Zambrana et al. (2015) studied the mentoring experiences of 58 underrepresented minority (URM) faculty at 22 research-extensive institutions. The authors note that faculty of color are underrepresented in the academy compared to the U.S. population and it is in the best interest of the academy to explore the factors that contribute to faculty attrition among URMs and to remediate barriers so that higher education can live up to its calling to providing equal opportunities to all (p. 42). Three major themes in the study were (a) the importance of accumulating social capital in the mentoring relationship; (b) the existence of major barriers linked to undervaluing faculty research; and (c) connecting URM faculty with mentors who understood their struggles at PWIs. The authors argue that their study provides a roadmap for shifting how we engage with URM faculty and strategies and knowledge to assess the effectiveness of mentoring to increase the retention of URM faculty (p. 40).
Zambrana et al. (2015) identified isolation, overt/covert racism, devaluing research, and lack of mentoring relationships as factors that influenced the careers and tenure of URM faculty. According to the authors, URM faculty in their study were subjected to less fair and equitable treatment, were less likely to be engaged in collaborations with tenured faculty, and had less access to same-race mentors. Additionally, the authors found that URM faculty rarely had any mentors and had limited access to the types of social and institutional capital that are needed to successfully advance in the academy. These barriers directly affected the confidence of many of the URM faculty, and some participants in the study spoke of feeling un-anchored; that is, they were left to decipher and negotiate the written and unwritten rules of the academy without any guidance or support.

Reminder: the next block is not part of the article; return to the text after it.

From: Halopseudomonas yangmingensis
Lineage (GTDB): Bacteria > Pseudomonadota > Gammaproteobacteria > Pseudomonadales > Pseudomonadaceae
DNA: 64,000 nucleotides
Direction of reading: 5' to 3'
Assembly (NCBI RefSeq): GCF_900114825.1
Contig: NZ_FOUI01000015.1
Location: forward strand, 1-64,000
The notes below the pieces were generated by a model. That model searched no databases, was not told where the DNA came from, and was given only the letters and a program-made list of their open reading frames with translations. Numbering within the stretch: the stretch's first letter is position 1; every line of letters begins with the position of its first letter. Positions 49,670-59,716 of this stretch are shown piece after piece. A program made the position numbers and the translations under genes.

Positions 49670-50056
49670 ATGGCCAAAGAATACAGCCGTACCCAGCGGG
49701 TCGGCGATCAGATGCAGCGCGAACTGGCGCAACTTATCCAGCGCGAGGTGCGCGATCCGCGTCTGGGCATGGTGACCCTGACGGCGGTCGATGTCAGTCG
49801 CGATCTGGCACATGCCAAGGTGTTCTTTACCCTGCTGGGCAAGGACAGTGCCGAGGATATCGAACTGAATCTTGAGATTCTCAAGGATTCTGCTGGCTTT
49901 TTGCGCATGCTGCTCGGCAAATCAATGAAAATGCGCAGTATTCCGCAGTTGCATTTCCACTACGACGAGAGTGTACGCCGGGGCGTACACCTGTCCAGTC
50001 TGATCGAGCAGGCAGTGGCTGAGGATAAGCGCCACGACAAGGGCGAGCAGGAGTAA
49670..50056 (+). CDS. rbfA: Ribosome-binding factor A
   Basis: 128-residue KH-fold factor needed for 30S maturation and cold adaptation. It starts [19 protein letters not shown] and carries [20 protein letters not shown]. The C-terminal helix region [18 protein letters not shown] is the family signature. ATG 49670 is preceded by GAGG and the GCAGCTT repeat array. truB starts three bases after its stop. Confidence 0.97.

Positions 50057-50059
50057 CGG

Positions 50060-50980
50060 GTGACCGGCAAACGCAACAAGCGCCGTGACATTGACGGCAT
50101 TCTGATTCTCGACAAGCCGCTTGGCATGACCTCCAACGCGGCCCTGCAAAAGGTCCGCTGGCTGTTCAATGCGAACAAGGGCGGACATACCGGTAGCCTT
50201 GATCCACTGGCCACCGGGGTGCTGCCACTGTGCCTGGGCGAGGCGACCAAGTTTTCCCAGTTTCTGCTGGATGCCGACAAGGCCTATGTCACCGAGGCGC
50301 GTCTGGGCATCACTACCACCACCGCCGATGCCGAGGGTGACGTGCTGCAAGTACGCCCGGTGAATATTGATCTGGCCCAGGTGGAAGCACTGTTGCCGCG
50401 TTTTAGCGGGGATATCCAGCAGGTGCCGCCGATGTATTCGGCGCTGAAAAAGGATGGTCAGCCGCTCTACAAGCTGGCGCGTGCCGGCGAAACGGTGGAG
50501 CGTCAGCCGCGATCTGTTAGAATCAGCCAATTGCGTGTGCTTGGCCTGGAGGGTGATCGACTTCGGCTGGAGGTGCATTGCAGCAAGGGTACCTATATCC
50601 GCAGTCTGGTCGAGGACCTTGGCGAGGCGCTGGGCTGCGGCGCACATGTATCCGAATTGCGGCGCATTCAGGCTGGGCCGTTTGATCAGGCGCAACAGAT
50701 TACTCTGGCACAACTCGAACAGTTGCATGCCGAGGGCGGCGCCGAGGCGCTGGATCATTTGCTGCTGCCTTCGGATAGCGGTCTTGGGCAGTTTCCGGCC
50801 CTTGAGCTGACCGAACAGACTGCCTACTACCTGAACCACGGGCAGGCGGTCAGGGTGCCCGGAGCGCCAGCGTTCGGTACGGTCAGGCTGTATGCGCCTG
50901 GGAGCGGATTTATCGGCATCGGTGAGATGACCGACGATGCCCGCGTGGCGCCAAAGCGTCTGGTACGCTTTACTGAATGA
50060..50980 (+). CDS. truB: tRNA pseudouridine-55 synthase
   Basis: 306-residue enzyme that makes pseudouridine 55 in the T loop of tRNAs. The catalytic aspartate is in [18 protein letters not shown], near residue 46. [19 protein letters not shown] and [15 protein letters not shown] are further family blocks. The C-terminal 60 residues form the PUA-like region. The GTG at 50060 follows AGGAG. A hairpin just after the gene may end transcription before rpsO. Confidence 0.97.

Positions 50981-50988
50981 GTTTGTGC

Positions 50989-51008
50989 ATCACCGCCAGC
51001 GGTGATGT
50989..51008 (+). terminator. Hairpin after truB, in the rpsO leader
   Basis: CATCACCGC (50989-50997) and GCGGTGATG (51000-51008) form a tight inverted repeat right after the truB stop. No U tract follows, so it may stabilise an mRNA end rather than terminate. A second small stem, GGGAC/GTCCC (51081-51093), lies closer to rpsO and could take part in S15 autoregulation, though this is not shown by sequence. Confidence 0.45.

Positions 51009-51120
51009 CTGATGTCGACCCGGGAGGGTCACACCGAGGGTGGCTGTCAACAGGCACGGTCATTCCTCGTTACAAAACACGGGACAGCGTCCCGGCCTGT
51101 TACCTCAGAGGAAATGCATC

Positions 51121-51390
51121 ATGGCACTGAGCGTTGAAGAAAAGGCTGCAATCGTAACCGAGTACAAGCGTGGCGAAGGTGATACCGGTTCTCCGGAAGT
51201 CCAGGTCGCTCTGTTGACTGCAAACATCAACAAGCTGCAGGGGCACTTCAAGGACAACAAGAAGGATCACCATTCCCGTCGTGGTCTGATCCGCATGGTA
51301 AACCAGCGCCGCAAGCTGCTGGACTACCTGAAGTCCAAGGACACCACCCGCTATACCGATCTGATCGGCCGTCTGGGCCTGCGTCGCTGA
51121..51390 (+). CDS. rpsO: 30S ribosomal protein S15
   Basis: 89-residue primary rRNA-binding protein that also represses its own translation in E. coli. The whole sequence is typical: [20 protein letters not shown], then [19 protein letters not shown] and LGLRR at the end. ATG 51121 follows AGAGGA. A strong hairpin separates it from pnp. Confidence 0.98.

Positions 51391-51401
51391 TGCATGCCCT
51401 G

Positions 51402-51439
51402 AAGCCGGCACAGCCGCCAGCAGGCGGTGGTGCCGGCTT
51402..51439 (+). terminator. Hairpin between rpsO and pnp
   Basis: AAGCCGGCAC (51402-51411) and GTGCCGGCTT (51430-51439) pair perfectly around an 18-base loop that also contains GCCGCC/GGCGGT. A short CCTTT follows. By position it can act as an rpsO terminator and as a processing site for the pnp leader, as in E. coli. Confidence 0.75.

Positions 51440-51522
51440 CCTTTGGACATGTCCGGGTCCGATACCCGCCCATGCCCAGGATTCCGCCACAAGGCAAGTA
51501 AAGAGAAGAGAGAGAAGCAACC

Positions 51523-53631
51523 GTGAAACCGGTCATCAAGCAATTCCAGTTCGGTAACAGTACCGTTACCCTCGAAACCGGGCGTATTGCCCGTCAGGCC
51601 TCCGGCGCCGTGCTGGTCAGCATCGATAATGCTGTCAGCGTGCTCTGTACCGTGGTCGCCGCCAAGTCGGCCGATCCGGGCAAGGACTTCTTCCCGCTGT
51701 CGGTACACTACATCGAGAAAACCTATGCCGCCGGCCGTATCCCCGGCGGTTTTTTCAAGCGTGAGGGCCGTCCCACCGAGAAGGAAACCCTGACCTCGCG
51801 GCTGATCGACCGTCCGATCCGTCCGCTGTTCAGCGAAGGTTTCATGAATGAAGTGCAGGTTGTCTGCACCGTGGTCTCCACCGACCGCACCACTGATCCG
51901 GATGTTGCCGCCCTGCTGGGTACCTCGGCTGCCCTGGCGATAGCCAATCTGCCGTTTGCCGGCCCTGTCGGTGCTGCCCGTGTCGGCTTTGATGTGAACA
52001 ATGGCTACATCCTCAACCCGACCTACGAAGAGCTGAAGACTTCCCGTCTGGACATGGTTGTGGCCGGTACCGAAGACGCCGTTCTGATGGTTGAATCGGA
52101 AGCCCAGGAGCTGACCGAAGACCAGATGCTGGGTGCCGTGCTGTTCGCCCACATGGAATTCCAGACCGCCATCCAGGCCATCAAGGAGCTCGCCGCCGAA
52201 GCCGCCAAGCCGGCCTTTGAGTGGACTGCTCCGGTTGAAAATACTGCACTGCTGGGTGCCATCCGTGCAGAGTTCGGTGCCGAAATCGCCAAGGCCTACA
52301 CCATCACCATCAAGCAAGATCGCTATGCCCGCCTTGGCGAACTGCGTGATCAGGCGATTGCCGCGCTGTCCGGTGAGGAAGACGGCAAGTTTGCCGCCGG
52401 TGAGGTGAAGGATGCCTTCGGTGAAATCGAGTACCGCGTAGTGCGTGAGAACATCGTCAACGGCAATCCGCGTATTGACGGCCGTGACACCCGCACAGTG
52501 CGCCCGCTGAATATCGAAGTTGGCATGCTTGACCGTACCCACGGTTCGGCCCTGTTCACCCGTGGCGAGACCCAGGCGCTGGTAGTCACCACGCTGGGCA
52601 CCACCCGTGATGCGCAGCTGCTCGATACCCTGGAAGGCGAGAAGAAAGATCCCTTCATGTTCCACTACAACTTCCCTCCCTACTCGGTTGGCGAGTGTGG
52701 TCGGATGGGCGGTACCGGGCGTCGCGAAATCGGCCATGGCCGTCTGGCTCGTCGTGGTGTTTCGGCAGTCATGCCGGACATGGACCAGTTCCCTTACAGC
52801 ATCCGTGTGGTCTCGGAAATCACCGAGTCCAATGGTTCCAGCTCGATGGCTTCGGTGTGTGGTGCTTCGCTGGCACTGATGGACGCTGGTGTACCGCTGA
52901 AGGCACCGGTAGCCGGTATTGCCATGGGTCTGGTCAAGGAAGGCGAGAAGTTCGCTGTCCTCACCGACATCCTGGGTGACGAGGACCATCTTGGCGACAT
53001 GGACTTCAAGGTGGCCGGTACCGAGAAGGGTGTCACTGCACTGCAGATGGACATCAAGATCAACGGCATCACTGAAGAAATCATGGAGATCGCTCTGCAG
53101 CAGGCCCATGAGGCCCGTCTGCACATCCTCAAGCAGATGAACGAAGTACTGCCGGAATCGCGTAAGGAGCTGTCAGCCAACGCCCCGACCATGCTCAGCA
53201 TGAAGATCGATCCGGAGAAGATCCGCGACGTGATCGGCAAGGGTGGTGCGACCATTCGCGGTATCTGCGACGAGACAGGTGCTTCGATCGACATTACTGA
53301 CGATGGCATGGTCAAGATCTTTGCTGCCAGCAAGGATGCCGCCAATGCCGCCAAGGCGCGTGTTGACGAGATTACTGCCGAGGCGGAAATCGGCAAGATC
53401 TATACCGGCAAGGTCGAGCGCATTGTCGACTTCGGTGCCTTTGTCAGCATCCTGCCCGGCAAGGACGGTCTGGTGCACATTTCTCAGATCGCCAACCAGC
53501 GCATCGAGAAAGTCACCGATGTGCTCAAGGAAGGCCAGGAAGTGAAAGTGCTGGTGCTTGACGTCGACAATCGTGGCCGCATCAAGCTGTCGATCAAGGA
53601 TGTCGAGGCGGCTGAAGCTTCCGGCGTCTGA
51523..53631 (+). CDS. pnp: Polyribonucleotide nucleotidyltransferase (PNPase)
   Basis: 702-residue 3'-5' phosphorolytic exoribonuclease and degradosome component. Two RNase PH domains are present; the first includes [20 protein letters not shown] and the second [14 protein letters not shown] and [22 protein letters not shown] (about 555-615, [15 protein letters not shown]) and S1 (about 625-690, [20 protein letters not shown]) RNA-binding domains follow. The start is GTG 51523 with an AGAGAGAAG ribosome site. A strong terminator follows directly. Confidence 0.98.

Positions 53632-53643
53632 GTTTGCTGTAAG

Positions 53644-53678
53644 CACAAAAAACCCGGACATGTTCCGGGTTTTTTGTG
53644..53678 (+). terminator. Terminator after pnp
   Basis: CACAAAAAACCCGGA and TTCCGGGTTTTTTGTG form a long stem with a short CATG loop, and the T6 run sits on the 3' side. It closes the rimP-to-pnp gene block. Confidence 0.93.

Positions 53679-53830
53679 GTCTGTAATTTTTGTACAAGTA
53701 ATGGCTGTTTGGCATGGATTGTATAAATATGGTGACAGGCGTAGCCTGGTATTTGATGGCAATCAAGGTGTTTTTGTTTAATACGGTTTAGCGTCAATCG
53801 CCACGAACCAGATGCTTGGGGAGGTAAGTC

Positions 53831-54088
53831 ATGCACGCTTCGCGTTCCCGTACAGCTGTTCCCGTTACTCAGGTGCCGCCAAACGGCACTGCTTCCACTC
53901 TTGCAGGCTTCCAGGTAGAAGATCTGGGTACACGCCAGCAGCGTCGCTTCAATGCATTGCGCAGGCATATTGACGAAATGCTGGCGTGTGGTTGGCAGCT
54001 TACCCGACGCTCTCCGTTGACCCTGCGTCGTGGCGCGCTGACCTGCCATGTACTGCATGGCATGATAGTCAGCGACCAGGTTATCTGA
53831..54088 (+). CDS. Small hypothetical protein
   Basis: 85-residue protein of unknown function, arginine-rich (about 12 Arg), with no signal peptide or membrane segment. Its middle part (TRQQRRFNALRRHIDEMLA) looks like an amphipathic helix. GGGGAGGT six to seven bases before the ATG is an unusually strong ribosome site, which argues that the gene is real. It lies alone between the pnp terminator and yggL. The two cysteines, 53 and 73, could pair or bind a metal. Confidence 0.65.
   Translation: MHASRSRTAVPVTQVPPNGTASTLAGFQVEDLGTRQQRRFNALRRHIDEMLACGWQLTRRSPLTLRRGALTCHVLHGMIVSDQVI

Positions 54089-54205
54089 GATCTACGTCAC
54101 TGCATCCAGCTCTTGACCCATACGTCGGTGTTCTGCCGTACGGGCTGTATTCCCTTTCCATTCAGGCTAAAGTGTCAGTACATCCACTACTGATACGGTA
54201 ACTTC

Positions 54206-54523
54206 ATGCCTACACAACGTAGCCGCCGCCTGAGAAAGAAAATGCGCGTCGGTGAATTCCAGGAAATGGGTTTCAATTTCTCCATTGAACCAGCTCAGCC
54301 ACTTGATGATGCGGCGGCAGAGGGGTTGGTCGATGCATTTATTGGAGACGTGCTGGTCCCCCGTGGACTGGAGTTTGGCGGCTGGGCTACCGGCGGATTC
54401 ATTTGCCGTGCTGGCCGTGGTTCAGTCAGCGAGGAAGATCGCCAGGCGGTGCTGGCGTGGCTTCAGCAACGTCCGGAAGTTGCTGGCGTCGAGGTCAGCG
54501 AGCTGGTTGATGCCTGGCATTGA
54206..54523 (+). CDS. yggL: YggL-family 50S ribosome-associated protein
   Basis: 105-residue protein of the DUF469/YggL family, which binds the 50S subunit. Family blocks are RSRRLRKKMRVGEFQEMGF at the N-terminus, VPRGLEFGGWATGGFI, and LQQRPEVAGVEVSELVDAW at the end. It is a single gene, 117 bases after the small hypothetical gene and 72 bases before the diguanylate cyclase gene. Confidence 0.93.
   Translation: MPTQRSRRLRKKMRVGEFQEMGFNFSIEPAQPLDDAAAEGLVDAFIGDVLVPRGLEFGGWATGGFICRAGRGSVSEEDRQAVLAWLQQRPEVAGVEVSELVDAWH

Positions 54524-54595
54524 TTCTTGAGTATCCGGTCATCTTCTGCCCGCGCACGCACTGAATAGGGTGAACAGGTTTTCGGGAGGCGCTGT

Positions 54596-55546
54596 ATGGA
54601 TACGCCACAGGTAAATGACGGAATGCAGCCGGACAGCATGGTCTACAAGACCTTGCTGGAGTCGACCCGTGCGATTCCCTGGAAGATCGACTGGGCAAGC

Zambrana et al. (2015) identified four barriers to effective mentoring based on their findings: (a) benign neglect; (b) feeling uniformed and unsupported; (c) experiencing a patchwork of mentors; and (d) perceptions of limited understanding and limited acceptance of their research agenda (p. 64). For example, URM faculty were most often neglected when they were assigned an unwilling and uninterested mentor as a part of a university mentoring policy. A lack of acceptance of the URM facultys research agenda usually occurred when mentors had little knowledge of, little interest in, and a lack of respect for the URM facultys research.